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Dealing With Flight Delays

They can unravel the calmest business traveler, so here are Miss Conduct's tips for keeping cool while stuck on the ground.
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Editor's note: Welcome to our new weekly column on business etiquette. If you have a pressing biz etiquette question for Miss Conduct, please send her an email.

If good manners demonstrate grace under pressure, an airport is the perfect place to test them.

And who is the most gracious business traveler Miss Conduct has ever met? Elizabeth, the exotic animal trainer (Miss Conduct is blessed with a wide acquaintance).

On any given day, her business could involve taking a lion cub to the set or a chimp back to its home after intensive pet psychology, but let's join her as she takes Fluffy the Gila monster -- a large and poisonous lizard -- to a herpetologist several time zones away.

(If you're having trouble imagining this scenario, just substitute whatever cold-blooded predator you've had to handle lately.)

Back when your regularly-scheduled flight was imminent, the lizard was checked into the pressurized hold along with the large dogs (though in a separate cage, naturally, lest Fluffy should fancy Labrador for lunch). Unfortunately, the flight delay means that the lizard's going to get hungry right before the next available long-haul takes off. Thank goodness Elizabeth has a few spare frozen mice in her carry-on cooler.

Now, most business travelers have honed their airport skills to such a fine point that they hit the gate at the last minute before boarding. Over the past few years, heightened security concerns have stretched the "last minute" considerably, but still business travelers are a breed that prefers split-second timing to waiting around (or so Miss Conduct has read).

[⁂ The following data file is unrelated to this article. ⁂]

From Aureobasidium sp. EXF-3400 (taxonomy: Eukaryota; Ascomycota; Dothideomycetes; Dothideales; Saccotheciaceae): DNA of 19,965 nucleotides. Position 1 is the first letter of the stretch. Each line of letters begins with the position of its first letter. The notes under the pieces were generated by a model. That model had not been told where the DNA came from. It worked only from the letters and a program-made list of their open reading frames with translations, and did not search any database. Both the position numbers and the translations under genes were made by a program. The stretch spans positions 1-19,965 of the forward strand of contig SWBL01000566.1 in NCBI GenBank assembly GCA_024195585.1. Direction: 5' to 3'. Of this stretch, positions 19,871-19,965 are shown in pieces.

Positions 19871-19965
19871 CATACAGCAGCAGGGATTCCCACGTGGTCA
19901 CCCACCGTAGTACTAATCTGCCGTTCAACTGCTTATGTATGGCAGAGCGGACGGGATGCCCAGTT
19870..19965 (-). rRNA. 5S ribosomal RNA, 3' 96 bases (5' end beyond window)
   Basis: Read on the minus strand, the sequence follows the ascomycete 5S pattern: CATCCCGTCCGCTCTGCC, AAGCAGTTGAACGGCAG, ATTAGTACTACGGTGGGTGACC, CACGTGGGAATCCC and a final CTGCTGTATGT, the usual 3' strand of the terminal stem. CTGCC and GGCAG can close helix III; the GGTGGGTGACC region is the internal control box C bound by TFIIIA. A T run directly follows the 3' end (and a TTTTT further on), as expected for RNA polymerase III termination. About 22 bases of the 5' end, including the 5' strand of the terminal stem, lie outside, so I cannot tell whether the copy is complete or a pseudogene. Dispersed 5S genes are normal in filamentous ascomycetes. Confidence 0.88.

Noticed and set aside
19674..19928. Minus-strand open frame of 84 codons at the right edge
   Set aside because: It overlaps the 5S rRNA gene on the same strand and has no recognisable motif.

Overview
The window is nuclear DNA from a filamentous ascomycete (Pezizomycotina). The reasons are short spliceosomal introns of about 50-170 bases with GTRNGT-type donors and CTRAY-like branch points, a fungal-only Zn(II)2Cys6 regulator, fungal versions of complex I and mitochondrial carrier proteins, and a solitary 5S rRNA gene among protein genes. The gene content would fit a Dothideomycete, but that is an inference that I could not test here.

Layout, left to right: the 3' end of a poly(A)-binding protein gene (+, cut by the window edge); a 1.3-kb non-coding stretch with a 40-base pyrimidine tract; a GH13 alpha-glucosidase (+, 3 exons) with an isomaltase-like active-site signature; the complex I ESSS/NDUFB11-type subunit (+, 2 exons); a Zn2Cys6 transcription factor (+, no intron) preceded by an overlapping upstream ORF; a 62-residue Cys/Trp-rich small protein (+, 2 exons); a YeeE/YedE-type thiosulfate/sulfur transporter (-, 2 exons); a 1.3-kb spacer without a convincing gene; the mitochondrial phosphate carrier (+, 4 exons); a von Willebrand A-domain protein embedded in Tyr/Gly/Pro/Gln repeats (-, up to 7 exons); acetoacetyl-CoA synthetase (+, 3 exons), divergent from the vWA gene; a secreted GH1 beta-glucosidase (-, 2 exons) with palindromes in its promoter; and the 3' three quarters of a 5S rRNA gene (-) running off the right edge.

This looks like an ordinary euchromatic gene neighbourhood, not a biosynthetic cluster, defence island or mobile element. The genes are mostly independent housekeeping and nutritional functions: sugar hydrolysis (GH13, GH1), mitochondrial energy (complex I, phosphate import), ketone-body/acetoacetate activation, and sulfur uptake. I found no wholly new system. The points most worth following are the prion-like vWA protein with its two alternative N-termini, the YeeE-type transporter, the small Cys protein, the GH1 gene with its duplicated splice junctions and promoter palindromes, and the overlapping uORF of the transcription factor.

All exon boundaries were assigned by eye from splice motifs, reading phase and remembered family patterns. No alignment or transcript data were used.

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What's ironic is that business travelers are also the most easily inconvenienced by airport delays, so we really ought to give more allowance for delays when we book our trips: The difference of an hour or two can mean missing a meeting. Even a short delay can turn a productive trip into a complete waste.

And the difference of an hour or two for an exotic animal trainer with a sick lizard can be life and death -- and there's no surer way out of a job than to have your product croak under your care.

Therefore, Elizabeth always travels prepared -- and polite. The stakes with her slippery predator are high, so she does all the smart things at the airport that the rest of us usually can't be bothered to. But no matter what your business, this list is essential.

  • Be prepared. Check in ahead of time and double-check for delays en route to the airport. Be aware of later airline schedules to your destination so that you can react knowledgeably in case of trouble.